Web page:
Species: A. adalberti - A. africana - A. audax - A. chrysaetos - A. clanga - A. fasciata - A. gurneyi - A. hastata - A. heliaca - A. nipalensis - A. pennata - A. pomarina - A. rapax - A. spilogaster - A. verreauxii - A. wahlbergi
Aquila Brisson, 1760
Ornithologie 1 p.28,419
Aquila is the genus of true eagles. It is often united with the buteos, sea eagles and other more heavyset Accipitridae, but more recently it appears as if they are less distinct from the more slender accipitrine hawks than believed. Eagles are not a natural group but denote essentially any bird of prey large enough to hunt sizeable (about 50 cm long or more overall) vertebrate prey.
Aquila belongs to an extremely close-knit group of "typical" eagles. These include genera like Hieraaetus, Lophaetus, Ictinaetus and the extinct Harpagornis, and all these appear to be paraphyletic with regards to the traditional Aquila. Especially some, if not all, species of Hieraaetus, separated primarily due to their smaller size, seem to belong here. The entire "typical eagle" group is in need of a thorough revision, and thus this species list cannot be more than a tentative one at present.
Most problematic is certainly Hieraeetus, the hawk-eagles. It is known that the type species, the Booted Eagle, is very close to some Aquila eagles. Other hawk-eagles might indeed be distinct enough to warrant generic separation, but the name Hieraaetus is not available for them, being a junior synonym of Aquila as the Booted Eagle is included herein.
* Bonelli's Eagle, Aquila fasciata - formerly Hieraaetus fasciatus
* Booted Eagle, Aquila pennata - formerly Hieraaetus pennatus
* Little Eagle, Aquila morphnoides - formerly Hieraaetus morphnoides
* Rufous-bellied Eagle, Aquila kienerii - formerly Hieraaetus kienerii
* Golden Eagle, Aquila chrysaetos
* Eastern Imperial Eagle, Aquila heliaca
* Spanish Imperial Eagle Aquila adalberti
* Steppe Eagle, Aquila nipalensis
* Tawny Eagle, Aquila rapax
* Greater Spotted Eagle, Aquila clanga - to be moved to Lophaetus or Ictinaetus
* Lesser Spotted Eagle, Aquila pomarina - to be moved to Lophaetus or Ictinaetus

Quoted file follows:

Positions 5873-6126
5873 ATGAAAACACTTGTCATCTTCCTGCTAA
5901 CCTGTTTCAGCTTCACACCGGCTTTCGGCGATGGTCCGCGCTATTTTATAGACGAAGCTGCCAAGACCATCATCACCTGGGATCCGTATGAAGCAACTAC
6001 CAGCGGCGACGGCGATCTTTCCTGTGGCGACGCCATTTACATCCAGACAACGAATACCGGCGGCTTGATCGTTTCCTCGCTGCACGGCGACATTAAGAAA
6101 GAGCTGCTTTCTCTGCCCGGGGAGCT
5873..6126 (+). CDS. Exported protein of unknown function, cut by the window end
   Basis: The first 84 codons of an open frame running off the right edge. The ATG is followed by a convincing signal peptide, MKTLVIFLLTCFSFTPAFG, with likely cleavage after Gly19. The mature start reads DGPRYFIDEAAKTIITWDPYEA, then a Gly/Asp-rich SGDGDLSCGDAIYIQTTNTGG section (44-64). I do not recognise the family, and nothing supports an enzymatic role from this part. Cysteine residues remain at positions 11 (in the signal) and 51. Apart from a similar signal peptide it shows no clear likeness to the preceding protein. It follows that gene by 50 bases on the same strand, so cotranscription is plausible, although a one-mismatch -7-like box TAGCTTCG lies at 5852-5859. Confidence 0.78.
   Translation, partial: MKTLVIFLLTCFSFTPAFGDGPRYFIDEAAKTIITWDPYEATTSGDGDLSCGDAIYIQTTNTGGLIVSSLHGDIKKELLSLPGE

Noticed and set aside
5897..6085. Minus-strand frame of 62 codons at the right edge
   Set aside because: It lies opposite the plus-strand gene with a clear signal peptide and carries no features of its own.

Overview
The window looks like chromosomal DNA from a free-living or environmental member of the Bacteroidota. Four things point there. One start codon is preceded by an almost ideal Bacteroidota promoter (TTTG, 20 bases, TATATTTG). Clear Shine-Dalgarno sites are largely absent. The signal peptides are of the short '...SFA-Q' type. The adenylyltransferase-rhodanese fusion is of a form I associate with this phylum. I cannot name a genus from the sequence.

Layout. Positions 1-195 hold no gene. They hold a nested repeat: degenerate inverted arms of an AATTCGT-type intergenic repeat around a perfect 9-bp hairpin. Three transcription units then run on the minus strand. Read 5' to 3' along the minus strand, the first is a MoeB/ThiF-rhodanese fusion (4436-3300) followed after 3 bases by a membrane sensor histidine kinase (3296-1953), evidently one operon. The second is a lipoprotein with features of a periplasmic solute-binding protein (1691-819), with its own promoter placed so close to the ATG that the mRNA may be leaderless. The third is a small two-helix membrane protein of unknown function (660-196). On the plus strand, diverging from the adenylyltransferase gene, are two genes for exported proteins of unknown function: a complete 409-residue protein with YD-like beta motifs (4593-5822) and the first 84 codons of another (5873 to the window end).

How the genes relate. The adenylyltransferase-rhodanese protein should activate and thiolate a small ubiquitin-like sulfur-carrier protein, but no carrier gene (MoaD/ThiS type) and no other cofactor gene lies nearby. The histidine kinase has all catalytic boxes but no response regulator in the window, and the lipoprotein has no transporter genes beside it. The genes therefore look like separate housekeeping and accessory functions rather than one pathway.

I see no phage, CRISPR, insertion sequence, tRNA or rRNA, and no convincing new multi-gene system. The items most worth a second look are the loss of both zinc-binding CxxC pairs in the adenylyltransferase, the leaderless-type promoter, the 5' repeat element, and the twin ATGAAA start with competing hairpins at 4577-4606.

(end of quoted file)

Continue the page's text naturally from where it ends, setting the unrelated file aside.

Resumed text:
* Indian Spotted Eagle, Aquila hastata - recently split from A. pomarina, to be moved to Lophaetus or Ictinaetus
* Verreaux's Eagle, Aquila verreauxii
* Gurney's Eagle, Aquila gurneyi
* Wahlberg's Eagle, Aquila wahlbergi
* Wedge-tailed Eagle, Aquila audax
o Tasmanian Wedge-tailed Eagle, Aquila audax fleayi
* Malagasy Eagle, Aquila sp. (prehistoric) 
Numerous fossil taxa of eagles have been described. Many have been moved to other genera, but several appear correctly assigned to this genus:
* Aquila bullockensis (Middle Miocene, Bullock Creek, Australia)
* ?Aquila delphinensis (Middle/Late Miocene of Grive-Saint-Alban, France)
* ?Aquila pennatoides (Middle/Late Miocene of Grive-Saint-Alban, France)
* Aquila sp. (Late Miocene - Late Pliocene of S Europe)
* Aquila sp. (Early Pliocene of Florida)
* Aquila bivia (Late Pliocene of S USA)
* Aquila sp. (Middle Pleistocene of Castiglione, Corsica)
* ?Aquila fossilis (Middle/Late Pleistocene of Monte Reale, Sardinia)
It is not clear whether "Hieraaetus" edwardsi (Middle -? Late Miocene of SW Europe) belongs into Aquila or the hawk-eagles (if the latter are indeed distinct). Its initial name, "Aquila" minuta Milne-Edwards, 1871, is preoccupied by a junior synonym of the Booted Eagle, Aquila minuta Brehm, 1831.
Not placed in Aquila anymore are:
* "Aquila" gervaisii – now in Palaeohierax
* "Aquila" borrasi, "A." sodalis – now in Buteogallus. B. borrasi was long placed in Titanohierax.
* "Aquila" pliogryps – now in Spizaetus
* "Aquila" corroyi, "A." depredator, "A." hypogaea and "A." prisca – now in Aquilavus
* "Aquila" ferox, "A." lydekkeri – protostrigid owls, now in Minerva.
"Aquila" danana (Snake Creek Late Miocene/Early Pliocene of Loup Fork, USA), occasionally placed in Geranoaetus or Buteo, was a bird of prey of unclear relationships.
For paleosubspecies of living Aquila, see the species accounts.
1. ^ Brodkorb (1962), Mlíkovský (2002)
2. ^ Gaff, P.; Boles, W.E. (2010). "A New Eagle (Aves: Accipitridae) from the Mid Miocene Bullock Creek Fauna of Northern Australia". Records of the Australian Museum 62: 71–76. doi:10.3853/j.0067-1975.62.2010.1557.
3. ^ Mlíkovský (2002): p.194
4. ^ Salotti et al. (2000)
* Mlíkovský, Jirí (2002): Cenozoic Birds of the World, Part 1: Europe. Ninox Press, Prague. ISBN 80-901105-3-8 PDF fulltext
* Brodkorb, Pierce (1964): Catalogue of Fossil Birds: Part 2 (Anseriformes through Galliformes). Bulletin of the Florida State Museum 8(3): 195-335. PDF or JPEG fulltext
* Salotti, Michelle; Bellot-Gourlet, Ludovic; Courtois, Jean-Yves; Dubois, Jean-Noël; Louchart, Antoine; Mourer-Chauviré, Cécile; Oberlin, Christine; Pereira, Elisabeth; Poupeau, Gérard & Tramoni, Pascal (2000): La fin du Pléistocène supérieur et le début de l'Holocène en Corse: apports paléontologique et archéologique du site de Castiglione (Oletta, Haute-Corse) [The end of the Late Pleistocene and the Early Holocene in Corsica: New paleontological and archaeological data from Castiglione deposit (Oletta, Haute-Corse)]. Quaternaire 11: 219-230. [French with English abstract] HTML abstract